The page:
UPDATE 6:01 a.m. (7/1/22): After a post from the Martinsville Henry County SPCA — which said that Henry County Animal Control was losing its animal control officer next week and would be euthanizing pets — was shared more than 1,400 times on Facebook, the Henry County Sheriff’s Office provided some clarification about the situation.
The Henry County Sheriff’s Office would like to correct some misinformation recently posted to a Facebook page regarding our Animal Shelter. The Henry County Animal Shelter is operating as normal with enforcement and care of animals. A post stated we were discontinuing with an Animal Control Officer, but this is incorrect. Enforcement and protection against animal cruelty is a vital part of our office and important to our community. We will continue these services. Also, someone may misinterpret a post to mean that our office would be euthanizing animals at our shelter for space considerations. This is not true. Even though we hope to never have to euthanize an animal, on occasion instances do occur where this is necessary or may be required by law. We work diligently with our shelter partners to transfer as many animals as possible to adopt out. Along with many successful adoptions, we strive to reunite animals with their rightful owner. Currently, we are taking applications for a Shelter Office Manager position that will be a full-time position with the Sheriff’s Office. This will enable us to better serve the animals in our care and our community pet owners. If interested and qualified for this position please visit the Henry County website and go to the Job Openings link to apply.Statement released on June 30, 2022 by the Henry County Sheriff’s Office
As of this writing, the Martinsville Henry County SPCA has yet to respond to the statement from the sheriff’s office.
HENRY COUNTY, Va. (WFXR) — With animal shelters across the country already dealing with capacity issues — not to mention preparing for a surge in missing pets over the holiday weekend — the Martinsville Henry County SPCA put out an urgent plea for help Wednesday in order to prevent pets from losing their lives.
According to the SPCA, Henry County Animal Control is losing its animal control officer next week, which means animals will be euthanized in order to make as much space as possible since there won’t be a new officer until September or October.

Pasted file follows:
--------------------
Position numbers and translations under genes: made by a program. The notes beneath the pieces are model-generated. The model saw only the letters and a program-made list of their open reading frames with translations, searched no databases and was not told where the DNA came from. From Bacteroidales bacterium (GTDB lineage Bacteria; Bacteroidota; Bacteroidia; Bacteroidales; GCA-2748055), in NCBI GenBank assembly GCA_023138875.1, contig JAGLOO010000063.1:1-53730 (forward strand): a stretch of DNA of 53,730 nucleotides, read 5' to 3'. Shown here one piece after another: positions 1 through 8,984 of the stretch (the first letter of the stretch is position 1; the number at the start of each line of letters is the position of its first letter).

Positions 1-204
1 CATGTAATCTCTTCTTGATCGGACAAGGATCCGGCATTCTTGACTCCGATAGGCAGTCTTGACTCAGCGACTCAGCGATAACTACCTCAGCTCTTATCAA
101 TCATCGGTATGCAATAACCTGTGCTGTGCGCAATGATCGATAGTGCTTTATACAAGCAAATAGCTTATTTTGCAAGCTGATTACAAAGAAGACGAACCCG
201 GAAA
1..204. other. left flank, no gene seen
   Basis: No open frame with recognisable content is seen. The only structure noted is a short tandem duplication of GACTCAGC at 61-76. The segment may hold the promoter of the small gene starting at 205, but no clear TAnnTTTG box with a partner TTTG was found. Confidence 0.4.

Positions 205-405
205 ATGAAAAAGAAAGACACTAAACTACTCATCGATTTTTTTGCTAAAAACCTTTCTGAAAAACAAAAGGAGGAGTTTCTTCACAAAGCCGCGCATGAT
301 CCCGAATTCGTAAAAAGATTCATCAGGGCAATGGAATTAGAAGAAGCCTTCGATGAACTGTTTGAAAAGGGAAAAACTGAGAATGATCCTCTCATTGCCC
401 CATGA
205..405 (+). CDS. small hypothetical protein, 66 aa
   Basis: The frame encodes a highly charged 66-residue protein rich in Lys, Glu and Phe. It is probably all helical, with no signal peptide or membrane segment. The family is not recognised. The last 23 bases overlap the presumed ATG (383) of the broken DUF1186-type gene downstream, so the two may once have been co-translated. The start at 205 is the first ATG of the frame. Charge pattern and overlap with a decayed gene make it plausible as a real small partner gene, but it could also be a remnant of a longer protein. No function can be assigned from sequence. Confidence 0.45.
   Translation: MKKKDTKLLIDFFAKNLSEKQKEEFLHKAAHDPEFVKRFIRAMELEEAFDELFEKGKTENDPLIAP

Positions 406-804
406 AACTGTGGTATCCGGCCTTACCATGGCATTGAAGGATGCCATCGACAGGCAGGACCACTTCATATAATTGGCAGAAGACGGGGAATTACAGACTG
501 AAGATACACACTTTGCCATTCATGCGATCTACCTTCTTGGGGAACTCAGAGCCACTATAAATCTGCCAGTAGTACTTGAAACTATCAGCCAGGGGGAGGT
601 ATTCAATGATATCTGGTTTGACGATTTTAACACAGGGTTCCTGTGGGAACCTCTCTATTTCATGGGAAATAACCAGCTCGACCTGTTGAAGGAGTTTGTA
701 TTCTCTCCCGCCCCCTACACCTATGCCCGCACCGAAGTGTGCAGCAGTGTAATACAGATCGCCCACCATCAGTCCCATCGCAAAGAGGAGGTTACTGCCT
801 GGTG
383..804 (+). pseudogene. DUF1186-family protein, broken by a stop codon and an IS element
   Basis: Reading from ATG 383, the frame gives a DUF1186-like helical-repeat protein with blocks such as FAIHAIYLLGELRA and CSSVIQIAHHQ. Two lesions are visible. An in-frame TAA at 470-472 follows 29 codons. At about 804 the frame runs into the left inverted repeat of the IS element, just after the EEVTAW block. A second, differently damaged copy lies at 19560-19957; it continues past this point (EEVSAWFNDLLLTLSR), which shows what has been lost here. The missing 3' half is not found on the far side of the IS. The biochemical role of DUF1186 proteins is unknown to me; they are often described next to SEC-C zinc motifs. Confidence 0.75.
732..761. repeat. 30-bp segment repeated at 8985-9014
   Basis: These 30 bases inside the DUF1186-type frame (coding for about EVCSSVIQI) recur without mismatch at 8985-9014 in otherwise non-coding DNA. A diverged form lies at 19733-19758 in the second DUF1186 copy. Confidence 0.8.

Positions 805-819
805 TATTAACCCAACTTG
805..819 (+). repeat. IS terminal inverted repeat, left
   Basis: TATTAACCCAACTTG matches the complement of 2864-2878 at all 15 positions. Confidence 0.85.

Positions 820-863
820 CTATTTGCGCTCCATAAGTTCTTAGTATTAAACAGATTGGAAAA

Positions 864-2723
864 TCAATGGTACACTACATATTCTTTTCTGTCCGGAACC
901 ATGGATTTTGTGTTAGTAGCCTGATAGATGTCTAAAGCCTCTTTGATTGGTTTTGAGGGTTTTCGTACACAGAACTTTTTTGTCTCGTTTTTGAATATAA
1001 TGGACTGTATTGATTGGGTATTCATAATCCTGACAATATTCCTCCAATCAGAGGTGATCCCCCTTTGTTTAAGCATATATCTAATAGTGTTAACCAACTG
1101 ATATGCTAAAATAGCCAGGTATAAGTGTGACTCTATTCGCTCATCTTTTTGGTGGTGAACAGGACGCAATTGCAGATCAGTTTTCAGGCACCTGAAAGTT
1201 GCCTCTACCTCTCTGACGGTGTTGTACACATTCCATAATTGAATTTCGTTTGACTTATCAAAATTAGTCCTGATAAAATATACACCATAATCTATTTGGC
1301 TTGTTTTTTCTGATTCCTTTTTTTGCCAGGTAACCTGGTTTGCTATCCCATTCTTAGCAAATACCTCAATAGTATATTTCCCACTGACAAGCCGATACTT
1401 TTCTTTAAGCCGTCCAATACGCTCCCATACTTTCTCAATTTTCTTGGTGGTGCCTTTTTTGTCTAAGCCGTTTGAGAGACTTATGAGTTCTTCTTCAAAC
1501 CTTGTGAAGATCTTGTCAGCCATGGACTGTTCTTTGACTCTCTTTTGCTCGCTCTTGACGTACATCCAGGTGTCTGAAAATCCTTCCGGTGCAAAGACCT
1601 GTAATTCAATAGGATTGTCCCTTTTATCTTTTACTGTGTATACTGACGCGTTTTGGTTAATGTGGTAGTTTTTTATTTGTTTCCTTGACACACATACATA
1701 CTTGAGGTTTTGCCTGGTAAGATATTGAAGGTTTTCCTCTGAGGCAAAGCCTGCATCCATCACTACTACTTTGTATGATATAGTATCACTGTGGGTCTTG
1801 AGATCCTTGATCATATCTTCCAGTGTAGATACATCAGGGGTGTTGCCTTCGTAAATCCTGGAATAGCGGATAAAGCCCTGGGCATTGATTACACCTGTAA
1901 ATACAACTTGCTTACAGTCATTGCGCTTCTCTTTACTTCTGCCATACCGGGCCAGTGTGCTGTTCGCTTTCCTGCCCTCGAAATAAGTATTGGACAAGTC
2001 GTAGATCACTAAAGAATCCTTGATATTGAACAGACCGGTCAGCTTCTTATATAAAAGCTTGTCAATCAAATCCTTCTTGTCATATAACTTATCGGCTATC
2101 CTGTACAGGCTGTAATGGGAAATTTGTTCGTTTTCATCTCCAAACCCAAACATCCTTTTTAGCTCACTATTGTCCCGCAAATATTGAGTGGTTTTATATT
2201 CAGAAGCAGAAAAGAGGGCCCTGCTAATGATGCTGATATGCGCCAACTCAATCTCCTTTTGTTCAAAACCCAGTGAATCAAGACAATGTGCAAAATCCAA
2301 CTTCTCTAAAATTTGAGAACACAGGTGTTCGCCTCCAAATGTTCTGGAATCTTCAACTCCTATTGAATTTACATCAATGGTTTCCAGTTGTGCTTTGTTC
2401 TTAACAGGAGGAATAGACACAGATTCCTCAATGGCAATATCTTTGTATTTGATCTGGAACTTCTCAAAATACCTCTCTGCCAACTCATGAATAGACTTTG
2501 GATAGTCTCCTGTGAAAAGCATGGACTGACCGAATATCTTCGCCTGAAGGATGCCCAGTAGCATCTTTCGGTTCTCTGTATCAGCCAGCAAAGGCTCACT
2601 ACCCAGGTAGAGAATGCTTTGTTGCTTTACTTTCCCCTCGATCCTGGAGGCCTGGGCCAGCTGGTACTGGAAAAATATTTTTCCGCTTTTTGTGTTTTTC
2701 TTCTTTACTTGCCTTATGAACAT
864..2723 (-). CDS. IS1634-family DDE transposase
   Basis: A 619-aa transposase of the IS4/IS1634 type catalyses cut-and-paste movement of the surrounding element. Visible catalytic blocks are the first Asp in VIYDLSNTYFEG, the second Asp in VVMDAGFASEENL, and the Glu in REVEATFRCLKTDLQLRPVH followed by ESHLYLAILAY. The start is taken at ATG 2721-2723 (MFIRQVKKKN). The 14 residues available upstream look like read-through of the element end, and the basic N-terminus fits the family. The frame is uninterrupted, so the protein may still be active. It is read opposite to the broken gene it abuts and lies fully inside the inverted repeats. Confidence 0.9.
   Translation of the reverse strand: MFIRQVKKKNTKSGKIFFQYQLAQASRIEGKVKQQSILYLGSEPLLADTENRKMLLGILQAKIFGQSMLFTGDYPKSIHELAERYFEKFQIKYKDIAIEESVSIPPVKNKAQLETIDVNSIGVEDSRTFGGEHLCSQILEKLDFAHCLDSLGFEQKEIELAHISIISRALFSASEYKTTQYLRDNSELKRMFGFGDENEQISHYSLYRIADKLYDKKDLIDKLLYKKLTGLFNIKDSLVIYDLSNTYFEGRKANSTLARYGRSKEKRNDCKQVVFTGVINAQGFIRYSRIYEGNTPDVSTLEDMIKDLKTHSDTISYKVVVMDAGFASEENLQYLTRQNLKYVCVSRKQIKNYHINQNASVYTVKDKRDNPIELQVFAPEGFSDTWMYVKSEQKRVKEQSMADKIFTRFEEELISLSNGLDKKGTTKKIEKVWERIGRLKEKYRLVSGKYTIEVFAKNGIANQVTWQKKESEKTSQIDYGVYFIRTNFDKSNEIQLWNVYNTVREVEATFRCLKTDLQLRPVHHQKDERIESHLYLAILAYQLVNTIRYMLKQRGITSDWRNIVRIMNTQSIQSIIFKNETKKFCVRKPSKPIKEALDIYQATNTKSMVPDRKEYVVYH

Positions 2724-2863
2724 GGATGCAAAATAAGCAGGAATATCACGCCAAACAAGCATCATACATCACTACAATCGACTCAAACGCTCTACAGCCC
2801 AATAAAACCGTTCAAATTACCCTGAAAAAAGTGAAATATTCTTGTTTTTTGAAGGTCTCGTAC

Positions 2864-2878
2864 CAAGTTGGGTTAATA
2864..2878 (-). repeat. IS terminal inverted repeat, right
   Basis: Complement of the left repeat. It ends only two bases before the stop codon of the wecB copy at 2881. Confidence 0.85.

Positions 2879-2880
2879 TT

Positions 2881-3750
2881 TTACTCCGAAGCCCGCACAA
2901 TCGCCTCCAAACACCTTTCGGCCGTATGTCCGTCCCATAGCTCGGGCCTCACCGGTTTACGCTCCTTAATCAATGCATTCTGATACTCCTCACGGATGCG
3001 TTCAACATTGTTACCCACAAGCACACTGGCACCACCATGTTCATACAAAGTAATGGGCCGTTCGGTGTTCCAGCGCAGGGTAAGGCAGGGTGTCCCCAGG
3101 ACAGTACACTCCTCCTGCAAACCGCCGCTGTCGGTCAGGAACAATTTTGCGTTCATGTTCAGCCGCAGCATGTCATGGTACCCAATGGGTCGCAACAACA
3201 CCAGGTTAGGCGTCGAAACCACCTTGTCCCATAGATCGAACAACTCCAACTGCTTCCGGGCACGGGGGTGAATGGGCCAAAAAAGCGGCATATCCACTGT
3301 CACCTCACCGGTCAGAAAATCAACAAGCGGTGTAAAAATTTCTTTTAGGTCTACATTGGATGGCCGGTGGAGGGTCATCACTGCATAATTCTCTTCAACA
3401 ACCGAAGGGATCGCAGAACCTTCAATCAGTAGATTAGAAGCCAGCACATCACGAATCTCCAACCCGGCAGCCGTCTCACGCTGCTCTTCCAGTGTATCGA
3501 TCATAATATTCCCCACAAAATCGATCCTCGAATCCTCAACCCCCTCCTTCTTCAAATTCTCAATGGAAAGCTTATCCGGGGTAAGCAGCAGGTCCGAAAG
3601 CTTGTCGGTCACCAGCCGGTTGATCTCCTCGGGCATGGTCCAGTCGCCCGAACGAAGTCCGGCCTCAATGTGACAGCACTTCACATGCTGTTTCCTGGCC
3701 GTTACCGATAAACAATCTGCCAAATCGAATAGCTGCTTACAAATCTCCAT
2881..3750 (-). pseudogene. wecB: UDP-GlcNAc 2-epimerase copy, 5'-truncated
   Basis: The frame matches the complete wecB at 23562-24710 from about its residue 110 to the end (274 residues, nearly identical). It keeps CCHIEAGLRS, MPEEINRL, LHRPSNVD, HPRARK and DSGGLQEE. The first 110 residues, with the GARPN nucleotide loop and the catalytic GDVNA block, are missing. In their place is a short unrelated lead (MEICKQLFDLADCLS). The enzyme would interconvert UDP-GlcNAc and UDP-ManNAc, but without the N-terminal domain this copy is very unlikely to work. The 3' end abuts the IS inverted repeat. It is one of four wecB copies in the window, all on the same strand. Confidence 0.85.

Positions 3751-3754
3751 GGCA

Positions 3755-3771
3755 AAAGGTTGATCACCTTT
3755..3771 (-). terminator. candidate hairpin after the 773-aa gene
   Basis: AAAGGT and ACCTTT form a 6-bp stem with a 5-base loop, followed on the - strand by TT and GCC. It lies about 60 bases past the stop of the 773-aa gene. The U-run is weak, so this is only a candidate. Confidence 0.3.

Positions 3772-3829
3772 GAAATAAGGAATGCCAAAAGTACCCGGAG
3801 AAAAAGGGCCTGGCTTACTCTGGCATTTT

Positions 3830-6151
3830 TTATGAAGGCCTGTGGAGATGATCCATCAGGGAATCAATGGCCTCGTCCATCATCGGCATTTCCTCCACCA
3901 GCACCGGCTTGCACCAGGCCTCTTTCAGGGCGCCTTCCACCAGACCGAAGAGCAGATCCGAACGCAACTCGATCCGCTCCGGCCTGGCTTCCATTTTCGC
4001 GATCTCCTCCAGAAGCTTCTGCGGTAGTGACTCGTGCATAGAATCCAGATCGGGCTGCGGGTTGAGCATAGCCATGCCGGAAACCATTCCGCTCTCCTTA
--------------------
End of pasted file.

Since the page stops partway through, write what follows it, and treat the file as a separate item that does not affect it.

“The grim reality is if we do not get these precious animals out soon they will be euthanized,” the SPCA wrote on social media on Wednesday, June 29. “Please open your hearts and your home to a dog in need. THE TIME TO ACT IS NOW!!”
SPCA staff members say they have tagged some animals to bring to their shelter as soon as they have enough room, which means they are in urgent need of fosters and adopters for adult dogs.
“Everyone is at capacity and space is at a premium!” the shelter posted. “Please consider adding to or starting your pack.”
The SPCA posted pictures of the four dogs that have been at the shelter for the longest time, as well as a video tour of the shelter’s available pets. You can also check out of every adoptable animal on the SPCA’s website.
On Thursday, June 30, the SPCA posted a statement providing clarification about the euthanasia situation in Henry County:
We would like to clarify some misconceptions that have come to light since we posted about the urgent situation with Henry County Animal Control. The SPCA is a no-kill facility! We do not euthanize animals. The SPCA administers medical care and upkeep along with emotional care as best we can. We also do our best to reach out to rescue organizations and other shelters for placements when we are at capacity. Unfortunately the number of animals being surrendered to shelters has skyrocketed nationwide. It is a problem everywhere. If you or someone you know has been thinking about adding to their pack, now is the time. It is an urgent situation! We appreciate the support of our awesome community!
Additionally there has been some confusion about the animals pictured with the emergency post. Those babies are safe at the SPCA shelter. They are some of our longest residents and need to find a home.Statement shared on Facebook by the Martinsville Henry County SPCA on June 30, 2022
If you want to help save an animal’s life, you are encouraged to visit the Martinsville Henry County SPCA or the Henry County Sheriff’s Office as soon as possible.
This news comes just days before one of the busiest times of the year for animal shelters across the U.S. — the Fourth of July. Many pets get scared off by the sounds of the fireworks, the number of strangers in their homes, and other elements of Independence Day festivities.
In fact, according to an infographic shared by the Bedford County Sheriff’s Office last year, there is a 30% increase in pets that go missing over Fourth of July.
You can find tips on how to keep your pets safe from potential holiday hazards — including noise anxiety — by following this link.